is set up very much like Facebook, and that you have your personal, I use the word profile, and to be really picky, we often call it our pages. They’re called profiles on Facebook and LinkedIn. So in LinkedIn, you have that to start with. And through that personal profile, that’s kind of really the portal to where you create your company page, just like on Facebook, you’d create the business page. So I think that let’s just talk briefly about the profile, the profile should be branded very clearly to you, you should be using every possible feature like the banner image behind your picture, like your headline, which I’ve talked about, like you can feature you know, some wonderful links to landing pages and posts that are performing well. All of that. And then have you really think SEO and how you describe yourself in your about section. That’s 2600 characters. That’s your story. That’s you in the context of your career. And then in your experience section, you have 2000 characters for every single position description. And if you I know you do have more than one offering, I have more than one offering. So I actually list each offering as a separate position. So now I have all that text. I can put testimonials on there. I can put little links To like a YouTube video, like you could do that YouTube video from when you were on my meetup group, that’s a great example, a PowerPoint or something, and then going down just to flesh it out a little bit, you would want to make sure your skills match up, you know, with what you’re doing these days, sometimes that’s a little out of date, and then to all the different things like publications and groups, you’re part of organizations, etc. So that’s your personal profile, then, as far as the posting, and this where personally, I need to practice what I preach, you can simply take a post from, say, your personal profile, and then just take those, know those three little dots at the top right hand corner where it says, Then there’s options on what is Copy Link to post. So you could take that and go over to your business page, your company page, I should say, and just share that post over there. You can have some original posts too, on your business page. But just to also kind of summarize this by saying that more people will engage with you far more people through your personal profile in the post there, then see your posts on your company page. Does that help a little bit? It does.

Katie Brinkley 21:01

Now, what do you think in your opinion about sharing your business posts from your personal page? So like, Yes,

Joyce Feustel 21:07

I think actually in a way that might be better, because it draws attention to the fact that you have a company page at all. So if you have the posts there and do the same thing with the three dots, and then set it up. I mean, I would have, you know, some maybe other little commentary, perhaps than you had on your business page that looks a little different than what it did over there. What do you think of that?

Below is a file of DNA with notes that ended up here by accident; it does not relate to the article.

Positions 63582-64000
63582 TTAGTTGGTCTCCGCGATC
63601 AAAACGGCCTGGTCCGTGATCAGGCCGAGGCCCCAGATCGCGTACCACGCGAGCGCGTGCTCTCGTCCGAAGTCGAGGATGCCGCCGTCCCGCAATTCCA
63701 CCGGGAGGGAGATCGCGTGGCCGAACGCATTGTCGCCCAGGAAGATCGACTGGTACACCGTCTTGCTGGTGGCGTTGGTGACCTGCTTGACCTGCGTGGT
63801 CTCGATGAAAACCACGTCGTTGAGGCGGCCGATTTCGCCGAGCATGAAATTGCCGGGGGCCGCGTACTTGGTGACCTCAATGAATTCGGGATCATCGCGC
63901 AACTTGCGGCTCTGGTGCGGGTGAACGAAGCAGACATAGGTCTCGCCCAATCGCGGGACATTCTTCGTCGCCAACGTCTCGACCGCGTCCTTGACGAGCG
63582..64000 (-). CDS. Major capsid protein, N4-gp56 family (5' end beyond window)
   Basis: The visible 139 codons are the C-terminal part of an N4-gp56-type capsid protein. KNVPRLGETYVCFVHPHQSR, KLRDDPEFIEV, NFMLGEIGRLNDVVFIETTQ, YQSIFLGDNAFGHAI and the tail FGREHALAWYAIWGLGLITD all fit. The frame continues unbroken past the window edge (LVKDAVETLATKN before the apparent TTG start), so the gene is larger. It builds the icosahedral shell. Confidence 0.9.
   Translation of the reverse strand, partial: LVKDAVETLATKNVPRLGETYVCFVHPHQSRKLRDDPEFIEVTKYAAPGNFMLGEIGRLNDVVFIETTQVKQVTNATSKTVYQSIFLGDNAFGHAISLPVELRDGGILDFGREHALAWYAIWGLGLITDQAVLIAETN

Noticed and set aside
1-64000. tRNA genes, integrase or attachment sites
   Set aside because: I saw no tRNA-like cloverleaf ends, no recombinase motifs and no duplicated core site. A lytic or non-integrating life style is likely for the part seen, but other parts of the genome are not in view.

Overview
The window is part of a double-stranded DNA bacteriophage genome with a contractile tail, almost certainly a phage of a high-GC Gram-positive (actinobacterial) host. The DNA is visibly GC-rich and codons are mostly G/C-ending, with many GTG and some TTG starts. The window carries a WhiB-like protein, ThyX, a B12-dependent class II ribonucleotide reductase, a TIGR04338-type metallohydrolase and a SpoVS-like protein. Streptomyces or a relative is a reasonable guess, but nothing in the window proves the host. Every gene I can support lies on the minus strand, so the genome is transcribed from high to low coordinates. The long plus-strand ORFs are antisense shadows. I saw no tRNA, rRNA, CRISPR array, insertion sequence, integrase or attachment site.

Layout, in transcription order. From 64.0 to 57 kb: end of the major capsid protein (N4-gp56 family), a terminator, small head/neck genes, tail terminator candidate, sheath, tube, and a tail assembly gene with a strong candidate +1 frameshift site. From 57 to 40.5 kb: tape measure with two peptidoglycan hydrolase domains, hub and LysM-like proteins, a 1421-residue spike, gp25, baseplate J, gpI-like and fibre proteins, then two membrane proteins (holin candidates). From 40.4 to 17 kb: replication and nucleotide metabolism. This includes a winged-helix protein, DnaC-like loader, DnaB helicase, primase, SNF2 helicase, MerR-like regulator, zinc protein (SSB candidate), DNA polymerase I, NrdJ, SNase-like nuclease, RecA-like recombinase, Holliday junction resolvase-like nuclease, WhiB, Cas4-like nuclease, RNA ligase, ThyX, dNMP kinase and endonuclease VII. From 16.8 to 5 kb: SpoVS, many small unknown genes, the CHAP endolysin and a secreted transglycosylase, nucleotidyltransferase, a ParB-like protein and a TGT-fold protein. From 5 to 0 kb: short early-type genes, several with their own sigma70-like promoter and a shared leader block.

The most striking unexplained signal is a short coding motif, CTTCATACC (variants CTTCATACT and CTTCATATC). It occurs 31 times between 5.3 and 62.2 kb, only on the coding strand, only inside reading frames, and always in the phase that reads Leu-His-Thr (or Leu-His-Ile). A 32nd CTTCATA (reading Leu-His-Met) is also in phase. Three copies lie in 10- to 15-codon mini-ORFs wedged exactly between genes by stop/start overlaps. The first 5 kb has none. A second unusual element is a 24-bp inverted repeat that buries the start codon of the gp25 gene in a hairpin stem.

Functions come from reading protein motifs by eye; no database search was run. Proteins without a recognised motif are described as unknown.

Katie Brinkley 21:28

I think that that’s pretty essential is not to just only share the other post give a little bit of context as to why are you sharing this? Right? Why does this resonate with your? Well, I think you have, like 30,000 followers, but I mean, like with your direct followers, you know, as opposed to the other people that just follow your company page. I guess this is another great question, too, on the hashtags for LinkedIn, because they’re different than they are on Instagram. What do you think on using same hashtags between posts? Or do you think people even should be using hashtags? Well, I

Joyce Feustel 22:01

think the general rule of thumb with LinkedIn these days is somewhere between two to five hashtags, as opposed to what 30 on Instagram? Yes. So you have fewer hashtags. And I think you use the ones probably similar to what you would use on Instagram. I mean, if you have kind of, for me, I usually have LinkedIn tips as a standard hashtag. You could also you know, brand, your name, I guess, in your business, you can something related, like the posts I just put up this morning was about engaging with connections. And so I had hashtag LinkedIn connections. So you’d have some posts that was tied to the topic and the hashtag that tied to the topic of the post.

Katie Brinkley 22:38

Do you think that that really helps with your visibility using hashtags?

Joyce Feustel 22:43

Yeah, I do. I think for one thing, you just look like you’re up to date. I can’t explain it. But people do search, I just go to my LinkedIn profile. After we’re done, Katie, and look for in my comments. A comment I made of this lady named Sandra long would love to toot her orange. She’s a fabulous book on LinkedIn. And she was saying there’s a tweak they’ve made in the searching of content on LinkedIn, that you can match it up with people search and any rate is, you know, go and look at it yourself and see what you think. But yes, short answer is I think, yes. The hashtags do help to get, you know, visibility for the post. Yeah,